“Governments never tell their citizens what they know. They tell their citizens what they want them to believe.” Allen Dulles, Director of Central Intelligence (1953–1961)
In 1951, CIA Director Walter Bedell Smith gathered a committee of civilian experts in their respective fields. These were everyday people: doctors, lawyers, teachers, scientists, electricians, engineers, and skilled laborers. Studying a vast array of publicly available sources, they were instructed to derive as much classified information as they could, drawing from their skills and experience. Smith and his staff were stunned by the results.
Despite no formal training, they were able to document a near complete picture of national defense planning and intelligence gathering methods. Following the study, each participant was required to sign a non-disclosure agreement, and all documentation was destroyed …
“The tree of liberty must be refreshed from time to time with the blood of patriots and tyrants.” – Thomas Jefferson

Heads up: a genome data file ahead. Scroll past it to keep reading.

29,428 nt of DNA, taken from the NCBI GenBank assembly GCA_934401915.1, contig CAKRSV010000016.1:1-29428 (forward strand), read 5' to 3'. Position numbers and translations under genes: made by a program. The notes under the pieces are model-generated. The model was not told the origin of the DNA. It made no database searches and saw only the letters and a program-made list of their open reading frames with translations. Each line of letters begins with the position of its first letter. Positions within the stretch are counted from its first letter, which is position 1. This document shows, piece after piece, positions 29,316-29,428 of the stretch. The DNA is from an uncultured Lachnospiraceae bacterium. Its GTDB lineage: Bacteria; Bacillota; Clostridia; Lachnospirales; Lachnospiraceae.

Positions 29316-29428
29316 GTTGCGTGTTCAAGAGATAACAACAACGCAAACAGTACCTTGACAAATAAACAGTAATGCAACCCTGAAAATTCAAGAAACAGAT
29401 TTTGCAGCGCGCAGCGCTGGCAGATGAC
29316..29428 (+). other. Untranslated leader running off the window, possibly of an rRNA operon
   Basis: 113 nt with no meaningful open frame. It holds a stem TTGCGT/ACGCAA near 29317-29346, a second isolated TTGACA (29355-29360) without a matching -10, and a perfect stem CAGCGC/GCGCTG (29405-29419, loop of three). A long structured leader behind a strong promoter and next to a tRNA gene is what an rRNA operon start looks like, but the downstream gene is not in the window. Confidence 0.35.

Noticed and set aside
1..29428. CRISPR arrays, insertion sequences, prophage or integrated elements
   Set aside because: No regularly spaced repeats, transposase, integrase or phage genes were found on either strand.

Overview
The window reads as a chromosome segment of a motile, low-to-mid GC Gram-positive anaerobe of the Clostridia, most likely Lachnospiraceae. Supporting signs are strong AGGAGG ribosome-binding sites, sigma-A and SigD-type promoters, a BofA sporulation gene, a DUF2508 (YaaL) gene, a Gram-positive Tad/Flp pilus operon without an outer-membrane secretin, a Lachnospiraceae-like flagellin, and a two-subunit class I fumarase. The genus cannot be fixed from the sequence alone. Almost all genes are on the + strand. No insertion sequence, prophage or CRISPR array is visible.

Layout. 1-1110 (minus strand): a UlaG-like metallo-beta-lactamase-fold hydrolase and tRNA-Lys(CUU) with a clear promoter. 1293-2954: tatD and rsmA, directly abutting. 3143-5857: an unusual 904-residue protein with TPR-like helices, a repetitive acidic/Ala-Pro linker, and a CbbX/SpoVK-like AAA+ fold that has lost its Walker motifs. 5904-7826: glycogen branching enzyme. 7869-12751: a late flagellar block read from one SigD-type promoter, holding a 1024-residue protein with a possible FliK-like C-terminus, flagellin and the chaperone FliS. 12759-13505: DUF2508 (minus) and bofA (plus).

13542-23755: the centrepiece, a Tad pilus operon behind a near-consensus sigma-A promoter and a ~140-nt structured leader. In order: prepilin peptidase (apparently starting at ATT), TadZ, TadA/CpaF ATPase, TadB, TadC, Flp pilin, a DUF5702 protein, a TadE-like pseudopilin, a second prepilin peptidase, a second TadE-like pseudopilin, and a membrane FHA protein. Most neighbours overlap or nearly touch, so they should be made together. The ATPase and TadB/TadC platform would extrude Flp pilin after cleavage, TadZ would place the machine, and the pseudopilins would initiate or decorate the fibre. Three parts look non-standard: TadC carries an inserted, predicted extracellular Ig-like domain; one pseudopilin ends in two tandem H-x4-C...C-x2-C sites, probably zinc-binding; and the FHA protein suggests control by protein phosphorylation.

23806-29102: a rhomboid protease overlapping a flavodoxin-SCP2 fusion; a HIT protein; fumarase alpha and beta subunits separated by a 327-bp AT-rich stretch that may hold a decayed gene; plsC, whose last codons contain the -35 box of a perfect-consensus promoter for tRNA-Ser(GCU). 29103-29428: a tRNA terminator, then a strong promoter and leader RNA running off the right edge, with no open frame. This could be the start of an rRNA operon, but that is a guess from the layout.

A deep understanding of warfare in Western Civilization cannot exclude that wars are driven by economic forces.
Carroll Quigley’s Evolution of Civilizations and Tragedy and Hope are astounding resources on this topic. I highly recommend reading both.
1000 AD – The pinnacle of defensive weaponry was the impregnable stonewalled castle. Castles gave the feudal lords who owned one, the power to say “no,” even to the King. The counterpart in offensive weaponry was the Knight in armor. Mounted on horseback, Knights dominated combat in the open fields, but were all but useless against castle walls. Laying siege to a castle required the besiegers to invest 3-5 times …
The term Classical Civilization encompasses the Greek and Roman Civilizations.
These civilizations experimented with democracy, and brought forth the concept of the voting class, the “citizen.” But it’s not the pretty picture painted by school textbooks. The word “citizen” literally means “one who dwells in the city.” Those who were not citizens, were slaves. No exceptions.
Those outside the city had no vote, and were slaves for the benefit of the city dwellers. The lifestyle of the citizens was sustained by the rural slave-farmers and trade laborers. Country-dwelling farmers were conscripted to go to war to expand the wealth and empire of the city dwellers.
The citizens looked upon city life and its culture as morally superior to country life. The citizen lifestyle revolved around leisure, luxury, and intellectual …